| AUCKLAND, Sept 29
AUCKLAND, Sept 29 If there are deep divisions
and rumblings of rebellion running through the French camp at
the rugby World Cup, it is news to the squad's defence guru Dave
Ellis at least.
Reports about rifts between France coach Marc Lievremont and
his players have been rife in the French media since before the
tournament started, sparking fears of a meltdown like that
suffered by the country's team at last year's soccer World Cup.
Englishman Ellis, the 'Rosbif' who has been helping organise
the French defence for the last 12 years, said any putative
uprisings had entirely escaped his notice.
"It's quite interesting because lots of friends back home in
England or in France send me text messages or emails asking how
I am and how I'm coping with all the problems," he told Reuters.
"I have to say, what problems?"
The Yorkshireman, speaking before the team headed to
Wellington for their final Pool A match against Tonga, said the
perception of a troubled camp might come from Lievremont's
sometimes abrasive relationship with the media.
"It's just that Marc at some of the press conferences gets
agitated with some of the questions and that evidently makes
people think there's a spanner in the works with everything else
that's going on," he added.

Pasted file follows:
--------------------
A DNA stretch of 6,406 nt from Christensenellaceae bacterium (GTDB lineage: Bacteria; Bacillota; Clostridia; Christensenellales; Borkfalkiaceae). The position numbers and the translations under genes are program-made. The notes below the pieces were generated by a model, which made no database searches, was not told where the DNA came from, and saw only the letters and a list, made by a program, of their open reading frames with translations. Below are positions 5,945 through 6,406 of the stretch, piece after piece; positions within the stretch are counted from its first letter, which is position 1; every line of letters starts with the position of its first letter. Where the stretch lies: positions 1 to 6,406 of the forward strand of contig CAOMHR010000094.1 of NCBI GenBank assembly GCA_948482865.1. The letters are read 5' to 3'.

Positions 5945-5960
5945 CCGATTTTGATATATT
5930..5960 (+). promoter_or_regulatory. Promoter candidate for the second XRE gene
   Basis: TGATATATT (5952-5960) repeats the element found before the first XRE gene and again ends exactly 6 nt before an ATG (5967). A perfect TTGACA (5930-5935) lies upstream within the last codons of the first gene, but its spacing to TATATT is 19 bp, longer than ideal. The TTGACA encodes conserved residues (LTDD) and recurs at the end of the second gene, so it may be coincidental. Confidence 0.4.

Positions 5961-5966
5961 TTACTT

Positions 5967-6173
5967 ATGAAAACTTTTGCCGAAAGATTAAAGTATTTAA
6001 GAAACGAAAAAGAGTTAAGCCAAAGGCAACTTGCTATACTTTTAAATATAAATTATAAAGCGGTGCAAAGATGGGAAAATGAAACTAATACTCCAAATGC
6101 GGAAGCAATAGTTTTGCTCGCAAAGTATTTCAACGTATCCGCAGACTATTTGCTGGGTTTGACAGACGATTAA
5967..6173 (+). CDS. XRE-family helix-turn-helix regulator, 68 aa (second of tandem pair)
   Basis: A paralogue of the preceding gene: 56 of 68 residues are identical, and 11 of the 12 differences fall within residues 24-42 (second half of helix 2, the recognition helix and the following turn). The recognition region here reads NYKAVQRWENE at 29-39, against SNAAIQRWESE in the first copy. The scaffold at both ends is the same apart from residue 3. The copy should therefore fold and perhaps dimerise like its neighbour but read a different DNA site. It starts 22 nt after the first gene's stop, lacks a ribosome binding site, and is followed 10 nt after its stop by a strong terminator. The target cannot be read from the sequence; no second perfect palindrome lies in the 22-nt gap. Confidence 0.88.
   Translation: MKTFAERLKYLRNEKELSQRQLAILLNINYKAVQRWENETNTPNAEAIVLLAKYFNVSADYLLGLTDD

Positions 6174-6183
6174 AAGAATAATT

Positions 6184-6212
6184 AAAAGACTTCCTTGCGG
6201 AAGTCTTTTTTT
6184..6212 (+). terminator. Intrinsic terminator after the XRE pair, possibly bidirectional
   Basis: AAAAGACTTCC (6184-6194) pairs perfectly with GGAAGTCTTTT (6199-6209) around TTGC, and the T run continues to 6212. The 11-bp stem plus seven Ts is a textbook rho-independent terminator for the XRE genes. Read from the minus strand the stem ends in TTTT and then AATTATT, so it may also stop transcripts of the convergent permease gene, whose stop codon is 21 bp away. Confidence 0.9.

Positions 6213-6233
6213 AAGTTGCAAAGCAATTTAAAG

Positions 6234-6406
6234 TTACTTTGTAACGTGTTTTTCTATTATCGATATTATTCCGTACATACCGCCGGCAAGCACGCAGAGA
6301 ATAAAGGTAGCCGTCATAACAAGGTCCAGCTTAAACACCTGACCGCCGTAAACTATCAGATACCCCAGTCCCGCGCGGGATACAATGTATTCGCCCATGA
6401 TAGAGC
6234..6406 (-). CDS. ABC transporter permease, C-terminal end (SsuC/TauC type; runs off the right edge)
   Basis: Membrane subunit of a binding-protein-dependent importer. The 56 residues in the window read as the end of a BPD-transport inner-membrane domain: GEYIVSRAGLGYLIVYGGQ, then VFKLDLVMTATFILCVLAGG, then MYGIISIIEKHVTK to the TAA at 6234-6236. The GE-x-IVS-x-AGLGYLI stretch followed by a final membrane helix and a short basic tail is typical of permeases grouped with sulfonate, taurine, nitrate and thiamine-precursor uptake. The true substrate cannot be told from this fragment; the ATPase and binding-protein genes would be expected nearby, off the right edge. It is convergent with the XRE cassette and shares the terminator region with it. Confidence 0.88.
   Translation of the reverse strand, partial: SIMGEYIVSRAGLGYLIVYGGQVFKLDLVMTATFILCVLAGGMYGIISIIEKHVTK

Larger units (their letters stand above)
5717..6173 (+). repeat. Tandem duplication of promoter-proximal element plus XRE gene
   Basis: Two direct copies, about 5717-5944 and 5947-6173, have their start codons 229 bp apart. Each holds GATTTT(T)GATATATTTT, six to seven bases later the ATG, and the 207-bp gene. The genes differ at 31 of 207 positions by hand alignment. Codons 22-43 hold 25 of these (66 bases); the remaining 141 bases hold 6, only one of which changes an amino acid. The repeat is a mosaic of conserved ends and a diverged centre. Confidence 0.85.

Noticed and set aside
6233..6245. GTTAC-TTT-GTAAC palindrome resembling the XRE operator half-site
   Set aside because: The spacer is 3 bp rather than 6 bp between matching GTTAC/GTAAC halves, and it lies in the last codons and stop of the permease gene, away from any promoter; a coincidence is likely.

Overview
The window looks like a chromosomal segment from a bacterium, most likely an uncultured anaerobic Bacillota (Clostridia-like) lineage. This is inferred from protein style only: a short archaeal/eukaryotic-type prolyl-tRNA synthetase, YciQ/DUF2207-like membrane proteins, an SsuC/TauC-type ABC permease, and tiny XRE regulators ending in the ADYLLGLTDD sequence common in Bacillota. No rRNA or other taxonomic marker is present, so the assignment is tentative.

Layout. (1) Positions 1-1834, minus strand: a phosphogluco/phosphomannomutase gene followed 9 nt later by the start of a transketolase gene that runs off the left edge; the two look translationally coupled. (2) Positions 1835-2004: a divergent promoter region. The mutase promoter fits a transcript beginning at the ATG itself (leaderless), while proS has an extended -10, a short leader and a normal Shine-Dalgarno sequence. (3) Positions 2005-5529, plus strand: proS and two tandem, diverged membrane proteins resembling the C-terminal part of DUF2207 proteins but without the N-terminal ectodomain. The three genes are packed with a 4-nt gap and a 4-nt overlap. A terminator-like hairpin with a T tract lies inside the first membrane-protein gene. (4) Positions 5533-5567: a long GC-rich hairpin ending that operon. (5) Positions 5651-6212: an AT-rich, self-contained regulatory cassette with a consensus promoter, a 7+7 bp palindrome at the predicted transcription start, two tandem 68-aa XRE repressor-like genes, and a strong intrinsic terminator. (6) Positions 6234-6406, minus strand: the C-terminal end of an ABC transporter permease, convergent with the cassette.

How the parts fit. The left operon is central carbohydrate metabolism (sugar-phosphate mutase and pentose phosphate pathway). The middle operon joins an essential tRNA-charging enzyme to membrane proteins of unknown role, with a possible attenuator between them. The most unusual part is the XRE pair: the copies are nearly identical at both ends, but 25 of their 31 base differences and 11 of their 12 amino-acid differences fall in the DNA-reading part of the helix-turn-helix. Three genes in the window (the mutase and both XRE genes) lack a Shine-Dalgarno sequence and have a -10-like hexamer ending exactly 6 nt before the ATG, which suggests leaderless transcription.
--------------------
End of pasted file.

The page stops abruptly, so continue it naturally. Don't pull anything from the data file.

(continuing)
"If there's problems going on, I certainly haven't seen
'DO OR DIE'
Ellis, one of the most highly-regarded defence coaches in
rugby, thinks with victories over Japan and Canada and a defeat
to the All Blacks, France's World Cup campaign had started
pretty much as most would have predicted.
"If you are going to win the World Cup and you're in a pool
with the All Blacks, you're never going to beat them twice in
their own country," he said.
"It's a case of qualifying and if you finish first or
second, once you get into the quarter-finals, it's do or die,
you've got to win the game."
While disappointed with some of the defending against the
All Blacks in last week's 37-17 defeat, Ellis said knowing
France would still be alive even if they lost, and would be in
the easier half of the draw, may have played a part in the loss.
"You don't know how that affected them, knowing that you've
always got a second chance, a get-out-of-jail card if you like,"
"I imagine it's had some sort of effect, knowing that if you
get to the quarter-finals you're going to be playing England and
then in the semi-finals it's either South Africa-Australia or
"No disrespect to Ireland or Wales but I know which
everybody's choice would be."
France need just one point from their final pool match
against the Tongans in Wellington on Saturday to progress to a
likely quarter-final against England and Ellis said he thought
they could still go all the way in the tournament.
"What you've got to look at with France is that with all the
other major countries, they need to build consistency," he
"England need to build consistency and they've got to be
getting better and better all the time. With the French, they
have ups and downs but they can always pull one out of the bag.
"They can have a shocker, like in certain periods against
the All Blacks, but then the following week they can come out
and raise the standards and beat the best in the world.
"I think that's the worrying factor for the other teams,
knowing that while France are in the competition, that could
happen to anybody."
(Editing by Ian Ransom)
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